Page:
James Taylor, the former England player, has come out and detailed in his book about the tragic heart attack and illness that forced him to announce a premature retirement at the age of 26. The horrifying events in his life and his undiagnosed heart condition turned his life upside down.
Taylor was a bright young English batsman and better than many have been at his age for the three lions.
Taylor in his book has written, "I turned to my teammate Brendan Taylor. 'My ticker’s f----d,' I told him. 'My ticker’s f----d', I walked off to the changing rooms. My heart was now going what felt a million miles an hour. I could actually see my chest moving, my skin expanding and contracting, fit to burst. It looked so unnatural. It made me feel sick to see it"
"I was gasping for air, sucking it in. I was feeling so, so sick. I made it into the toilet and stuck my head in the pan, desperately trying to vomit. Nothing would come. Nottinghamshire physio Jon Alty dragged me out. It hadn’t been flushed and was no place for anyone to be putting their face"
"I was trying to tell him about my heart but I could barely breathe. I just wanted to pass out. That would be a way of escaping it. I really did think I was on the way out."
Sadly for our sport, he had to write words like, "Just a few weeks earlier, I'd been scoring runs and taking miracle catches for England in South Africa. Now I was a hunched, grey, hollow figure on the verge of death,"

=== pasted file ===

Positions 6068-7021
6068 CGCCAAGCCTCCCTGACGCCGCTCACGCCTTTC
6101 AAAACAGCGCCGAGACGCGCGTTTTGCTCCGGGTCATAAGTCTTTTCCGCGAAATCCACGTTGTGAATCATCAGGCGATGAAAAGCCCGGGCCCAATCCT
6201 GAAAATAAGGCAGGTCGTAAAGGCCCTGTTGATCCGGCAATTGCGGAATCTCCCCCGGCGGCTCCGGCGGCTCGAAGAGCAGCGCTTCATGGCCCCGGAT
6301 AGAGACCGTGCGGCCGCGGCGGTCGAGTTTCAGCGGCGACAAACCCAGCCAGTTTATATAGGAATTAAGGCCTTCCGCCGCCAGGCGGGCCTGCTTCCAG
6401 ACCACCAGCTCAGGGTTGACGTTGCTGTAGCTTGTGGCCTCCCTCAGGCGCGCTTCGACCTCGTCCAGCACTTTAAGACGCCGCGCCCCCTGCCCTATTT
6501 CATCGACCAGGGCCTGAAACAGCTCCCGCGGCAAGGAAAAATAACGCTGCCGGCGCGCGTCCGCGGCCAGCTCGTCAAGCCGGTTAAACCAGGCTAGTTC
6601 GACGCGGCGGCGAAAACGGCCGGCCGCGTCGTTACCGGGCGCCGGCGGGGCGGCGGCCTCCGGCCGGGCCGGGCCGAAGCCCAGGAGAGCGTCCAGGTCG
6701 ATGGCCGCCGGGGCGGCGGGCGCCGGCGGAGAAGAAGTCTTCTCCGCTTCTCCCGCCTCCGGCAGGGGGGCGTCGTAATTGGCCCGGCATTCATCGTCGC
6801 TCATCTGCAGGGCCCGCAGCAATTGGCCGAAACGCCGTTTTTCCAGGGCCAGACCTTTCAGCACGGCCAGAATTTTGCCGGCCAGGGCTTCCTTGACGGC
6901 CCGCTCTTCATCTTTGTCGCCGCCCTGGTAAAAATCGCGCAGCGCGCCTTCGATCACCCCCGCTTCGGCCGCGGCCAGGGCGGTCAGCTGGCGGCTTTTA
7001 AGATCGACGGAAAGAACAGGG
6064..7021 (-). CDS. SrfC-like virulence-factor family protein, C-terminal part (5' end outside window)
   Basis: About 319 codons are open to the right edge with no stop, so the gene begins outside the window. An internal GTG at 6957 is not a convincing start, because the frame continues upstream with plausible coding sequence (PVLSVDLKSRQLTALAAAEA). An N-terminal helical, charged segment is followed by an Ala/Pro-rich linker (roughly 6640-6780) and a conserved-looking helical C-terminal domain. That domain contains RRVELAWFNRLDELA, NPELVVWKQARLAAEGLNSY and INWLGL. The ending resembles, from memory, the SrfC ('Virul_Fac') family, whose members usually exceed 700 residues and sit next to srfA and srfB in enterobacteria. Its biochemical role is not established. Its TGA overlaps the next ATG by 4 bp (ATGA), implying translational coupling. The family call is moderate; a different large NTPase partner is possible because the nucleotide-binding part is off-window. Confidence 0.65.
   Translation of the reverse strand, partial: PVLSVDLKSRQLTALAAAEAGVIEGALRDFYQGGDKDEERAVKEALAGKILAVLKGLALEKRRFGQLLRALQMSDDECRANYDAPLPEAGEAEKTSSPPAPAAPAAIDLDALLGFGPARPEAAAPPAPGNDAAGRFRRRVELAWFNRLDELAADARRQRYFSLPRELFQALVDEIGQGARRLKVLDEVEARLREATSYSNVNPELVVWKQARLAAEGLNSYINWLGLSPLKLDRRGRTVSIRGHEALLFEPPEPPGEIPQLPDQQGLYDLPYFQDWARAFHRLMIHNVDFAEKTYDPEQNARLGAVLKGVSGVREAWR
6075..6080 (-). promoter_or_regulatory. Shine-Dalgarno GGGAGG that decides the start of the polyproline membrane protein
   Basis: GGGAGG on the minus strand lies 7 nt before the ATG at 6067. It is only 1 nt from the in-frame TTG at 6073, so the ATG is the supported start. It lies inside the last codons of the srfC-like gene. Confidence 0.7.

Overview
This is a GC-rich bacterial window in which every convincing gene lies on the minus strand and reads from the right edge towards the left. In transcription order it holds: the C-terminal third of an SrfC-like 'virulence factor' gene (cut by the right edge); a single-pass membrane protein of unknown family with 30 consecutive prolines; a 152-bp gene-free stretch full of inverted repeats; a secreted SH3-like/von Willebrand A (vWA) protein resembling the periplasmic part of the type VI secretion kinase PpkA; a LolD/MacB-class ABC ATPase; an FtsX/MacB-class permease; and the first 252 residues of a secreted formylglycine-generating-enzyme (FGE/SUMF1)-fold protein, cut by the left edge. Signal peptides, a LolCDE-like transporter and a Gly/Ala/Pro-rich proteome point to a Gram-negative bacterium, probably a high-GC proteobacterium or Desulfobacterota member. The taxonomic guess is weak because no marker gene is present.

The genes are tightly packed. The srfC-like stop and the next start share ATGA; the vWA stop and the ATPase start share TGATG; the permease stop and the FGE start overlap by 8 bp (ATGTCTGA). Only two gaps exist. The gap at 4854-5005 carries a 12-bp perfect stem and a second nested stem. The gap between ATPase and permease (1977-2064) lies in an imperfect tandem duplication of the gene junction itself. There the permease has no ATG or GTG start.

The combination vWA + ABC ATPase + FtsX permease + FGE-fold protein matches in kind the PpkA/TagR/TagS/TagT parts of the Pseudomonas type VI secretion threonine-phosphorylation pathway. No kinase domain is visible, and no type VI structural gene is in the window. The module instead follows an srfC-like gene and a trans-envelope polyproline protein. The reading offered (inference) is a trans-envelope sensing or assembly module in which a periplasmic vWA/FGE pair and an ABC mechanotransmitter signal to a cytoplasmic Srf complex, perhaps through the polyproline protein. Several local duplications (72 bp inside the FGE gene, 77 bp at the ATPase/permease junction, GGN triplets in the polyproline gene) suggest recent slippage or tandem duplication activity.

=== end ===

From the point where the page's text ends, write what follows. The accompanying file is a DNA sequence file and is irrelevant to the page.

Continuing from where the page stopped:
Further in the book is written the account of what happens at the time as Taylor writes, "By 4 pm, I was feeling progressively worse and getting pains down my left arm. Looking back, it's obvious – it's the sign of a heart attack. I shouldn't have been alive at that stage. With my body concentrating all it had on my vital organs, my stomach was already giving up. The sound it made was like nothing you’ll ever hear. A cavalcade of beeps, fast ricocheting around the room. It was the sound of my heart, charging, careering, thundering. A runaway train trapped within my ribs,"
"The machine said it was pounding at 265 beats a minute. The doctors looked at one another. Strangely, it’s the little things you notice at a time like that, and the expression on their faces – shock, disbelief – is something I won’t forget"
"When the heart is under stress it releases an enzyme called troponin. Under no stress, the amount of troponin in the blood would be zero. My level was 42,000. My sheer fitness had saved me. Anyone else wouldn't have had a chance,"
"The day, my heart, the future – there were so many unanswered questions, so much to deal with. It was the first time I'd ever felt real fear – raw, unbridled fear."
(Inputs from Cricket.com.au)